For students without home internet during pandemic, could FCC’s E-Rate help?

Commissioner Jessica Rosenworcel and many educators continue pressing for expansion of the FCC's E-Rate program, which is currently limited to funding schools and libraries, but Chairman Ajit Pai won't budge.
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The Federal Communications Commission has promoted several emergency measures to boost broadband connectivity during the coronavirus pandemic, which has required millions of people to rely on inadequate at-home internet connections for work and school. But without an immediate expansion of the agency’s E-Rate program — a K-12 school-based broadband subsidy created in 1996 — students around the country will continually be locked out of their virtual classrooms, FCC Commissioner Jessica Rosenworcel told StateScoop last week.

Rosenworcel, one of two Democrats on the five-person commission, called for an immediate expansion and upgrade to the E-Rate program as one of the only national tools that the federal government has to quickly close the digital divide. During a normal year, the program spends $4.15 billion subsidizing broadband internet for schools and libraries inside their physical classrooms, but 2020 has seen virtually every school district experiment with virtual classrooms to avoid spreading the coronavirus. And because the E-Rate program explicitly requires that schools use the money to fund classroom connectivity, the program hasn’t provided connectivity to the millions of students who will be working from their homes for the foreseeable future. That responsibility has largely fallen to local governments, many of which are scrambling to find enough laptops and Wi-Fi hot spots to deliver to families without at-home internet access.

“I’ve been railing at the FCC about it for years,” Rosenworcel said. “But now with this pandemic, we’ve sent millions of students home and told them to learn from their dining room table. So what is going to happen to all of those students who can’t connect? What is going to happen to all of those students who fall into the homework gap?”

Rosenworcel told StateScoop she believes, like thousands of educators who earlier this year signed a letter to the FCC, that the best way to close the digital divide is to “modernize” the E-Rate program. It was created, she said, to help communities that are the least likely to be connected. And with 12 million students nationally without home broadband connections, the FCC should allow E-Rate to subsidize at-home broadband connections or device-distribution programs.


“We should let our school libraries loan out wireless hot spots using the funding in the E-Rate program,” Rosenworcel said. “That’s not a radical idea. We could do that with existing law today. And we can do it at national scale. Which means every mayor won’t have to figure it out on their own.”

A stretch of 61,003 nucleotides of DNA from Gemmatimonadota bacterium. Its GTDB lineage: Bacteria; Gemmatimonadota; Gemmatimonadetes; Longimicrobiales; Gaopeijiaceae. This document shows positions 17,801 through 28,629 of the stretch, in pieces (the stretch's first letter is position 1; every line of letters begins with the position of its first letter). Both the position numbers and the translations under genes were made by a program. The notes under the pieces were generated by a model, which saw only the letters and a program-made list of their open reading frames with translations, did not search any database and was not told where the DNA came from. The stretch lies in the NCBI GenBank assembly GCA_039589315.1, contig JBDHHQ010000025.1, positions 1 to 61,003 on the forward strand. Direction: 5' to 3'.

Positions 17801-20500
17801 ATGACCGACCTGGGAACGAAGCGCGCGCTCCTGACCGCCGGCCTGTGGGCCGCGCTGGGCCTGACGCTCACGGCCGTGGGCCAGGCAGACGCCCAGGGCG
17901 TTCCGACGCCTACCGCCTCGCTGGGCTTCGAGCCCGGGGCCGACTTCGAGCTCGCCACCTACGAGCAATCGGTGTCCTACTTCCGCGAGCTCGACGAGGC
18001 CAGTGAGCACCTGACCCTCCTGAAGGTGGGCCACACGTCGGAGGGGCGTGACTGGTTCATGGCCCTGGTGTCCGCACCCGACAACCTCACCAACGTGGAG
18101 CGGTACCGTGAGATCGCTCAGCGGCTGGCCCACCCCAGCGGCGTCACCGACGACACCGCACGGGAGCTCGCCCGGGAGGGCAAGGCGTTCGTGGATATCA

FCC Chairman Ajit Pai, a Republican, declined the suggestion in a June letter to Democratic lawmakers, emphasizing that E-Rate “expressly limits” service to schools and libraries. Pai has said he’d be open to altering the Communications Act of 1934 to allow for at-home service, and pointed to the $16 billion in CARES Act relief and $3 billion from the Governor’s Emergency Education Relief Fund that state and local governments can use to support at-home internet. He also encouraged schools and libraries to turn to the private sector, which has donated heavily during the pandemic.

Some state and local agencies have taken matters into their own hands, mostly through new deals with internet providers that already provide access to their communities. The City of San Jose is partnering with AT&T to deliver 11,000 Wi-Fi hot spots to families, while Philadelphia is relying on devices from T-Mobile and Comcast to deliver internet to underserved families through next year.

But Allen Pratt, director of the National Rural Education Association, told StateScoop that the federal aid provided won’t be enough. And schools providing Wi-Fi hot spots that use mobile data connections, which are often slower and less reliable than wired home internet, is not a sustainable solution either, he said.

Community leaders in North Carolina and and Maine earlier this year said they believed the coronavirus pandemic would expose how poorly connected many rural parts of the country are. And while both Pratt and Rosenworcel applauded local efforts to get by, federal policy changes will be needed to make a lasting difference.


“How we fund school, how we fund education — we can’t sustain it unless there’s major changes,” Pratt said. “The FCC, E-Rate funding, all that has to be so flexible and so ramped up to get us where we need to be.”

For mayors who want to support E-Rate expansion, Rosenworcel said they need to make their voices heard.

“I hope anyone who cares about this issue makes sure the FCC knows that they do,” Rosenworcel said. “It’s important to hear from people all across the country about this.”

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